Trump’s Military Adviser Embraces Some Of The Presumptive Nominee’s Most Controversial Positions


Retired Lieutenant General Michael Flynn, the former Director of the Defense Intelligence Agency under President Obama, is now an informal adviser to presumptive Republican presidential nominee Donald Trump — and he’s not shying away from the candidate’s most controversial policy proposals.

In a new interview with Mehdi Hasan on Al Jazeera English’s UpFront, Flynn suggested he’s largely on the same page with Trump on issues like the use of torture, the killing of terror suspects’ families, and a ban on all Muslim immigration.

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Flynn, who has previously told Hasan on Al Jazeera that those responsible for torturing detainees in Iraq should be held accountable, took a cue out of Trump’s handbook on predictability when asked whether he, like Trump, supports waterboarding. “I’m going to be a bit unpredictable here with you Mehdi, because I am a believer in leaving as many options on the table right up until the last possible minute,” Flynn said.


Flynn also refused to come out against Trump’s proposal to kill the families of terror suspects as a counter-terrorism strategy, saying that he “would have to see what the circumstances of that situation were.”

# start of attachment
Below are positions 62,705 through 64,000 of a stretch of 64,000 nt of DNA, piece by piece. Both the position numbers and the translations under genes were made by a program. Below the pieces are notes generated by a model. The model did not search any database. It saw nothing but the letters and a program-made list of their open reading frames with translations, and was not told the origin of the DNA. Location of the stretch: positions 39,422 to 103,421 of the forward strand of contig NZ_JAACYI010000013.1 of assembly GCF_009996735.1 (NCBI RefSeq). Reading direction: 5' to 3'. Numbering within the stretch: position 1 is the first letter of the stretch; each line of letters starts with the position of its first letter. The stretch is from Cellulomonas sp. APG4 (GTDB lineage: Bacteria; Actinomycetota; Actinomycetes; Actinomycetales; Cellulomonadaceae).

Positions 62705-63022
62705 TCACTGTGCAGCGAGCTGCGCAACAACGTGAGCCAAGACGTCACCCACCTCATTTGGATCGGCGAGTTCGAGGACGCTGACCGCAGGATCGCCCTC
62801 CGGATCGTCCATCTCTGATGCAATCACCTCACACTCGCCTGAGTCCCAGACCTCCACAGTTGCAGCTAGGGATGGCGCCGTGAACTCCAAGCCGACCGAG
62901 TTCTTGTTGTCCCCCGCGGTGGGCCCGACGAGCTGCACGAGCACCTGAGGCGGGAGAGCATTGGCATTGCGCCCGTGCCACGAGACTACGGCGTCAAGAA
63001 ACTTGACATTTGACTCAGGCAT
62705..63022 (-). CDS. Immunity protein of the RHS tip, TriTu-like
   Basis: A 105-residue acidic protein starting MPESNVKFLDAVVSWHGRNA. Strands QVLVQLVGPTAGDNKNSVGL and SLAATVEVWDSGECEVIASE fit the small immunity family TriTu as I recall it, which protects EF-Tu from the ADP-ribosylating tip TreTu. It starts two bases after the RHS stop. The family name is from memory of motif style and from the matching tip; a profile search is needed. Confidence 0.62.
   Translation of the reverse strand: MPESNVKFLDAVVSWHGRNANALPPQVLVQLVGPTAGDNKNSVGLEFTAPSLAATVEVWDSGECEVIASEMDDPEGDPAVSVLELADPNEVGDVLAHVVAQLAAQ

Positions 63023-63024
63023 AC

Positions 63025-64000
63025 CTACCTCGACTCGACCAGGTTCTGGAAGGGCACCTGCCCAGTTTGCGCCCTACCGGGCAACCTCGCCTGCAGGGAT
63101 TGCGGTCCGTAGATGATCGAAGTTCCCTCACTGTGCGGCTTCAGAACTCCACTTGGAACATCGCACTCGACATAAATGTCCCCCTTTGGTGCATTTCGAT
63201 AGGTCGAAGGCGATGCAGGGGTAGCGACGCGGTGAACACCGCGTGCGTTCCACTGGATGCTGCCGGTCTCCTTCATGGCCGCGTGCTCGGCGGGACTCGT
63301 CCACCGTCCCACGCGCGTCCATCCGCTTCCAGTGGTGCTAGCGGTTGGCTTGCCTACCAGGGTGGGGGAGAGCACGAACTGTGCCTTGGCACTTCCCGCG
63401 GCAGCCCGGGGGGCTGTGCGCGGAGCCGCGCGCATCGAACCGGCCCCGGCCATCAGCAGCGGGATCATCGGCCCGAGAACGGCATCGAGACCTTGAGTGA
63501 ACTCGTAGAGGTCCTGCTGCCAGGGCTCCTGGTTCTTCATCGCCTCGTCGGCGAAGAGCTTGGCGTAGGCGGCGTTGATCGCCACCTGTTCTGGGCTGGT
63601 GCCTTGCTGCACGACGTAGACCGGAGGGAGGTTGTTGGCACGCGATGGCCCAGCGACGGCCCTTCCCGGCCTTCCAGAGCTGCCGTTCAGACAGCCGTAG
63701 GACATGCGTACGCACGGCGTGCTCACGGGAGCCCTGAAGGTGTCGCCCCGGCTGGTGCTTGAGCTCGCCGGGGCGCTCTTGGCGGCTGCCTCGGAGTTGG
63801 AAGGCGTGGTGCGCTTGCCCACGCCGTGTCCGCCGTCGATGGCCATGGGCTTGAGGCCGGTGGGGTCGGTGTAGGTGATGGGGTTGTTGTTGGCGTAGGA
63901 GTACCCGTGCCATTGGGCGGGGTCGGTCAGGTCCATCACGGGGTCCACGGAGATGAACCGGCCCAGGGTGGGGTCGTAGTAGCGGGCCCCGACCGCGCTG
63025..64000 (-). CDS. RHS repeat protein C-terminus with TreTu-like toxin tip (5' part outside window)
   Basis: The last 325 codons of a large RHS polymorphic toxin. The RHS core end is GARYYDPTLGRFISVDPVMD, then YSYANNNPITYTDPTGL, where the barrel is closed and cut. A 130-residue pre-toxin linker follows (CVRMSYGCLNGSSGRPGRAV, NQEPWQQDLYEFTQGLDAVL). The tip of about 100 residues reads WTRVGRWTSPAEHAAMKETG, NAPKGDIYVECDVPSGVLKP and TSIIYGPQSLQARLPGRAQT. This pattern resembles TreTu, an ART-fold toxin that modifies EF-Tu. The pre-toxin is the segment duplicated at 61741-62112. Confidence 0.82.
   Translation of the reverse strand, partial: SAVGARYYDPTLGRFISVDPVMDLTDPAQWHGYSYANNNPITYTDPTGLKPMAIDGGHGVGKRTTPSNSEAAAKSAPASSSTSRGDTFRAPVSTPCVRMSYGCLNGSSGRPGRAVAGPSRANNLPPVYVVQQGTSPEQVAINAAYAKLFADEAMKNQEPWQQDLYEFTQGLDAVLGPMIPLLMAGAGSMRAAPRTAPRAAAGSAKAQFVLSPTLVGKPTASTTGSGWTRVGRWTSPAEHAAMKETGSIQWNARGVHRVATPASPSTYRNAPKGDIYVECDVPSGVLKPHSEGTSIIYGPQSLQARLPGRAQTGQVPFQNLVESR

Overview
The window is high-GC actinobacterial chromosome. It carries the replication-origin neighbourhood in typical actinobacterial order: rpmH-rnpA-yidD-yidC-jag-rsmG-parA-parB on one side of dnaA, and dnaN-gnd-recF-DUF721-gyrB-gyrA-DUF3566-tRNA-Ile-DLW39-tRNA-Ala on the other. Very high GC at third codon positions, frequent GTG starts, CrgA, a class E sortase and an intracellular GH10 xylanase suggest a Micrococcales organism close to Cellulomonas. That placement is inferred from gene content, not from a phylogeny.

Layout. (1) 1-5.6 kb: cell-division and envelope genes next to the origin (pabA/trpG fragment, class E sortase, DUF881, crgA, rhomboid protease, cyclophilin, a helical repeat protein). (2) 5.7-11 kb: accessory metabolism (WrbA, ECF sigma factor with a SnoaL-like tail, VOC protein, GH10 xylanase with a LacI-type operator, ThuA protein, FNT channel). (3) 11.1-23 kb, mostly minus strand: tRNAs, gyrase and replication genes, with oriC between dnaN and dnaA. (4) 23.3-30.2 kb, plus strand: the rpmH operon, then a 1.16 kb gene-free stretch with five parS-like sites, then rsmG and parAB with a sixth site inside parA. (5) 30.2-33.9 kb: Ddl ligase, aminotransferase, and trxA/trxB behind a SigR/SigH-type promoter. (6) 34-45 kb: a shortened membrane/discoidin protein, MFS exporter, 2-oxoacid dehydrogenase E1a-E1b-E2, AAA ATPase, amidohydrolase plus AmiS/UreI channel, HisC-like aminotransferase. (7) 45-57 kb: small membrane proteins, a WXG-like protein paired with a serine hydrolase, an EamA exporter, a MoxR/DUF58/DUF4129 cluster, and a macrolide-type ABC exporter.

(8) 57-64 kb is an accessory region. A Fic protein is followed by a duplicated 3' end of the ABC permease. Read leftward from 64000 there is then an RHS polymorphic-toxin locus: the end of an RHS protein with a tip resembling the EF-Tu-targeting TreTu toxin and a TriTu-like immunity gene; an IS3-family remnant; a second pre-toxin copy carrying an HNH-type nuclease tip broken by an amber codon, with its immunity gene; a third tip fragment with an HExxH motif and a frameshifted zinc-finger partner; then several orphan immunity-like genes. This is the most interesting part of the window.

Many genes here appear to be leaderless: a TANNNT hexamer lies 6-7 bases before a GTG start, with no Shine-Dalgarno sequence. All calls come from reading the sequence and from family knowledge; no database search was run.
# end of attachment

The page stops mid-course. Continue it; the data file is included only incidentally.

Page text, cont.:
Regarding Trump’s idea of banning all Muslims from the country, which at one point the candidate defined as including Muslim Americans currently living abroad, Flynn said, “What I support is that we must understand where these individuals are coming from.” When pressed further about whether there should be a blanket ban on Muslims, he again repeated, “Yeah, I think we have to be cautious about where the people are coming from. Where are they coming from?” (He relented only a little, suggesting that a thorough vetting of people from specific countries, like Syria, would be better.)

Flynn’s willingness to defend Trump’s proposals puts into question former CIA director Michael Hayden’s claim that some members of the U.S. military would refuse to follow some of Trump’s most controversial proposals during the campaign, like the killing of terror suspects’ families, if he were elected.

Trump has called for killing of terror suspects’ families, the use of waterboarding and torture in general, and the creation of a national database to track and spy on Muslims. He at one point even declared that “Islam hates us.

But Flynn brushed away concerns about Trump’s policy ideas, claiming that under a President Trump, “We wont see orders like that, because he won’t give orders like that.”

Flynn — who as Hasan noted during the interview, has previously tweeted that “fear of Muslims is rational” — also said during the interview that despite Trump’s rhetoric and policy proposals, he isn’t actually Islamophobic or bigoted.


Flynn instead explained Trump’s proposals as the art of negotiating, and even as a cry for help from Muslims to fight the spread of radical groups like ISIS. “He’s saying to the rest of the Muslim world, essentially, ‘Come to grips with this. And help. We need your help.’”